Disappointing Economic Reports Sting the Stock Market

April’s ADP Employment Report and the March Construction Spending Report headlined the bad news that stung the stock market on Wednesday.

Wednesday’s batch of downbeat economic reports caused the stock market to retreat after the S&P 500 (NYSEARCA:SPY) reached record-high closing levels on Monday and Tuesday.  The ADP National Employment Report disclosed that only 119,000 private sector payroll jobs were added in April, despite expectations for an increase of 155,000 payroll jobs. The U.S. Department of Commerce’s Census Bureau reported that construction spending during March declined 1.7 percent below the revised February estimate, despite expectations of an increase of 0.6 percent.

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The Dow Jones Industrial Average (NYSEARCA:DIA) sank 138 points to hit 14,700 for a 0.94-percent drop, while the S&P 500 fell 0.93 percent to close at 1,582. The Nasdaq 100 (NASDAQ:QQQ) declined 0.49 percent to 2,873. The Russell 2000 (NYSEARCA:IWM) took a 2.45-percent nosedive to end the day at 924.

In other major markets, oil (NYSEARCA:USO) sank 2.32 percent to close at $32.39. On London’s ICE Futures Europe Exchange, June futures for Brent crude oil  declined by $2.58, or 2.52 percent, to $99.79/bbl. (NYSEARCA:BNO, NYSEARCA:USO). June gold futures (NYSEARCA:GLD) dropped by $16.40, or 1.11 percent, to $1,455.70 per ounce.

Transports were in reverse on Wednesday, with the Dow Jones Transportation Index (NYSEARCA:IYT) falling 2.29 percent.

Many of the European stock exchanges were closed on Wednesday due to the May Day holiday (NYSEARCA:VGK). The Euro STOXX 50 Index finished with a 0.01-percent dip to 2,711 — staying above its 50-day moving average of 2,651. After breaking above its overhead resistance level of 2,700 on January 21, the STOXX 50 is again testing resistance at that level, which has been a barrier since the beginning of the year.

In Japan, stock prices fell as the yen strengthened to 97.06 per dollar. A stronger yen results in less-competitive prices for Japanese exports in foreign markets (NYSEARCA:FXY). The Nikkei 225 Stock Average declined 0.44 percent to 13,799 (NYSEARCA:EWJ). In China, both the Shanghai Stock Exchange (NYSEARCA:FXI) and the Hong Kong Stock Exchange (NYSEARCA:EWH) were closed for May Day.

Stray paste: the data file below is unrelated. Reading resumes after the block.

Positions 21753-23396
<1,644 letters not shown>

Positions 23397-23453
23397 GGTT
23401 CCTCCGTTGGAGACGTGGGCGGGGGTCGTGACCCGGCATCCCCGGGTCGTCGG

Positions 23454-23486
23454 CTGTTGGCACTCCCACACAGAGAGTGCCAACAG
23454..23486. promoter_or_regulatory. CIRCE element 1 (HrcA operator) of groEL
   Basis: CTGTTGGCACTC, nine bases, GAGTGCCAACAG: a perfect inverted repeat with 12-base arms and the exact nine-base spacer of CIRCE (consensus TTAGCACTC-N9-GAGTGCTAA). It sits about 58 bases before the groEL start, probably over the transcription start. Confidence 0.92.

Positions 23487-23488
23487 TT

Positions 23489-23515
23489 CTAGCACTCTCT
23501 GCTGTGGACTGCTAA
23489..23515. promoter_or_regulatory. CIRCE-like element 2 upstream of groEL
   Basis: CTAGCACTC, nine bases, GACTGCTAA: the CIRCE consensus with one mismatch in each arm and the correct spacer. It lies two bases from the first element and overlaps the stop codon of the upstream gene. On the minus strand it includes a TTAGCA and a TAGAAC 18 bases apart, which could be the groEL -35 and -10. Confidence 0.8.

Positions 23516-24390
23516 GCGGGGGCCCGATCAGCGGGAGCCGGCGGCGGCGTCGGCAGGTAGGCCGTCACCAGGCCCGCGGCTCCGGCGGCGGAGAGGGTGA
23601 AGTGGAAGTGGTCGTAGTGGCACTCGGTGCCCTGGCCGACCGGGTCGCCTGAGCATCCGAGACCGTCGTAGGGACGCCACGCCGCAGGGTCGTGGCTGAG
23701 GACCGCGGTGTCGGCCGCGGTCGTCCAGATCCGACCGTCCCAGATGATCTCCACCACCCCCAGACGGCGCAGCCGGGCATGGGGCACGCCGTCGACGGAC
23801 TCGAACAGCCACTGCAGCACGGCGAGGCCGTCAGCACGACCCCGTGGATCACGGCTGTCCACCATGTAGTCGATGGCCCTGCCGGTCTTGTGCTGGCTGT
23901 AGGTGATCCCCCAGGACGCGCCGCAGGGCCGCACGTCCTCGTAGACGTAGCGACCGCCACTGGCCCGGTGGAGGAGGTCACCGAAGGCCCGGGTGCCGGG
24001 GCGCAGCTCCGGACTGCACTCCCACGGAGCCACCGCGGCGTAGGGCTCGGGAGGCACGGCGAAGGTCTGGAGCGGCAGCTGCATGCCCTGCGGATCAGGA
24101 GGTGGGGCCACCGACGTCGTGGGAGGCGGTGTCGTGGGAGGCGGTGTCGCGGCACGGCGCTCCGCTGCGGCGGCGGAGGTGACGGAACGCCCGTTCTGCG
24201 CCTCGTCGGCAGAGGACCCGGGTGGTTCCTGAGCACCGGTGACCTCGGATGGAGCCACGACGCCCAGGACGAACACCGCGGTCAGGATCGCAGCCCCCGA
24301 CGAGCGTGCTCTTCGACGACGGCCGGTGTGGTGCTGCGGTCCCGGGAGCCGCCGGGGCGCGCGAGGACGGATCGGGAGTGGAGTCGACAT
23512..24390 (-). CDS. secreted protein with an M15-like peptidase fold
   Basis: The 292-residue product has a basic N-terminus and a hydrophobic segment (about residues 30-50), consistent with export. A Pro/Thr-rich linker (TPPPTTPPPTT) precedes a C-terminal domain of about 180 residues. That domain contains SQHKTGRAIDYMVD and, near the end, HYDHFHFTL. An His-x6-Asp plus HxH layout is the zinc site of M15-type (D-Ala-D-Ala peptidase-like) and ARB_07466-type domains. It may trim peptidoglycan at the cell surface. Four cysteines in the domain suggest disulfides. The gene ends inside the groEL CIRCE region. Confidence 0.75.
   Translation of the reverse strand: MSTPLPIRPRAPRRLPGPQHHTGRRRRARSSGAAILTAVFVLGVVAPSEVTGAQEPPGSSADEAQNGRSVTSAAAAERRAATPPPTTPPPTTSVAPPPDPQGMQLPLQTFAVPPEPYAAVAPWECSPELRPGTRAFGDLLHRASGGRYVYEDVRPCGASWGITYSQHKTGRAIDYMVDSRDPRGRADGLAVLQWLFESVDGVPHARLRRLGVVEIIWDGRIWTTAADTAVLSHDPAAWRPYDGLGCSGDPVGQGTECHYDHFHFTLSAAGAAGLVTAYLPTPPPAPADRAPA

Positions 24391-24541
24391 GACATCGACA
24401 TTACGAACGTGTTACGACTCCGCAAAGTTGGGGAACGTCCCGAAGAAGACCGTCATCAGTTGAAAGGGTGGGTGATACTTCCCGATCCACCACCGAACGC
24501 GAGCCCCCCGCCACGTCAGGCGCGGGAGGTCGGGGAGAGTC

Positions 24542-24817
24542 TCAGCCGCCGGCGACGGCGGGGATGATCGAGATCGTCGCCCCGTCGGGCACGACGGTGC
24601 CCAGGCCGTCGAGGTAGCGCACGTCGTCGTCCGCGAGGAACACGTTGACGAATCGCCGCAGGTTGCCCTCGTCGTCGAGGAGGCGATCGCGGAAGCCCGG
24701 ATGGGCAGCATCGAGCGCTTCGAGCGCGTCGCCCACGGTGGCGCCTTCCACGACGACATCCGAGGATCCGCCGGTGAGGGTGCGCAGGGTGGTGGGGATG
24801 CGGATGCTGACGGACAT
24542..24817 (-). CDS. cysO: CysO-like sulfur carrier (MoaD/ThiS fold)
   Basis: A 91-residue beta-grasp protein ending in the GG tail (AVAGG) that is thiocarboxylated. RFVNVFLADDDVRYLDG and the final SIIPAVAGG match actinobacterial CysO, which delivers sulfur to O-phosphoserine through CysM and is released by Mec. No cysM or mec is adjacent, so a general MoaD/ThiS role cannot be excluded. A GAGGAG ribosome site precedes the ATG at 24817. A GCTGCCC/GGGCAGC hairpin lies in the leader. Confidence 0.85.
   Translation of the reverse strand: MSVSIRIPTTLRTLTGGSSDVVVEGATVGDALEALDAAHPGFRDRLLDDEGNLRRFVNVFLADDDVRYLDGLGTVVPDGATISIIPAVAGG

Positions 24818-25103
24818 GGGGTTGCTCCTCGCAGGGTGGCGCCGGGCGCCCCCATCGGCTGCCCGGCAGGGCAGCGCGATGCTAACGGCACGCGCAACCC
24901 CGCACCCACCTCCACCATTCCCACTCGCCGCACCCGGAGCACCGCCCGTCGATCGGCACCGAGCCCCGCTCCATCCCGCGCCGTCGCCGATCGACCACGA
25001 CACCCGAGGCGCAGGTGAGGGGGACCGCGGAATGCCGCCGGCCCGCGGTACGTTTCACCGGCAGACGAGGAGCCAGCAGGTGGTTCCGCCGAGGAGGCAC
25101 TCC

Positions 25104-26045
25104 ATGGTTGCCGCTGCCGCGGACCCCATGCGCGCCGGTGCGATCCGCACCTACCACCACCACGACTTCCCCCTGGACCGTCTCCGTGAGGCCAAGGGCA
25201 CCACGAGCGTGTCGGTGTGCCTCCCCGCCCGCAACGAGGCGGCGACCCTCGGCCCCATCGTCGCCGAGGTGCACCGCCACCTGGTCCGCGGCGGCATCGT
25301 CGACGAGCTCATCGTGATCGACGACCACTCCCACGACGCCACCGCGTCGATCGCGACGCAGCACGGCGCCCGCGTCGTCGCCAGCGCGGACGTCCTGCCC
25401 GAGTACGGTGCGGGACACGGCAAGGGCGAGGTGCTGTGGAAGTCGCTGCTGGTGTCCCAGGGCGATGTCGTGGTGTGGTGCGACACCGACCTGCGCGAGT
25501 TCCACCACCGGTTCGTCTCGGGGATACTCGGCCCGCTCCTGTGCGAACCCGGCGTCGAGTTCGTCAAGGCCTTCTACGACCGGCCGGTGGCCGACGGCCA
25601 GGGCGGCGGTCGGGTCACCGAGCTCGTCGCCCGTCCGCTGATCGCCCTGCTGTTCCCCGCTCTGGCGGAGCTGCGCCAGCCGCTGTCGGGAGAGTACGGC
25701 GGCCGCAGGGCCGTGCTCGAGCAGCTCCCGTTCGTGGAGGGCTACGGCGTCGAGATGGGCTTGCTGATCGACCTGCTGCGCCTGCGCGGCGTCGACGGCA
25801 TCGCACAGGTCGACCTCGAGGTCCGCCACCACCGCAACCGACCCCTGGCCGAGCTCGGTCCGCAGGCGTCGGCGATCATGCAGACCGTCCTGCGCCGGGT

Technical indicators reveal that the S&P 500 remains above its 50-day moving average of 1,554 after closing at 1,582 — motivating bears to suspect that we are watching the formation of a double-top, which would signal a decline. Its Relative Strength Index declined from 61.63 to 55.16. Although the MACD crossed above the signal line last Thursday, it never made a significant departure from there, changing its trajectory back downward. A break back below the signal line would suggest the likelihood of a decline.

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For the day, all sectors finished solidly in negative territory, although consumer staples declined by only 10 basis points. Materials and energy took the hardest hits, falling 1.77 percent and 1.56 percent, respectively.

Consumer Discretionary (NYSEARCA:XLY):  -0.53 percent

Technology (NYSEARCA:XLK):  -0.91 percent

Industrials (NYSEARCA:XLI):  -1.30 percent

Materials (NYSEARCA:XLB):  -1.77 percent

Energy (NYSEARCA:XLE):  -1.56 percent

Financials (NYSEARCA:XLF):  -1.12 percent

Utilities (NYSEARCA:XLU):  -0.99 percent

Health Care (NYSEARCA:XLV):  -1.06 percent

Consumer Staples (NYSEARCA:XLP):  -0.10 percent

Bottom line: After better-than-expected economic data sent the S&P 500 Index to record-high closing levels, Wednesday’s disappointing economic reports sent the major stock indices into the red.

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John Nyaradi is the author of The ETF Investing Premium Newsletter.

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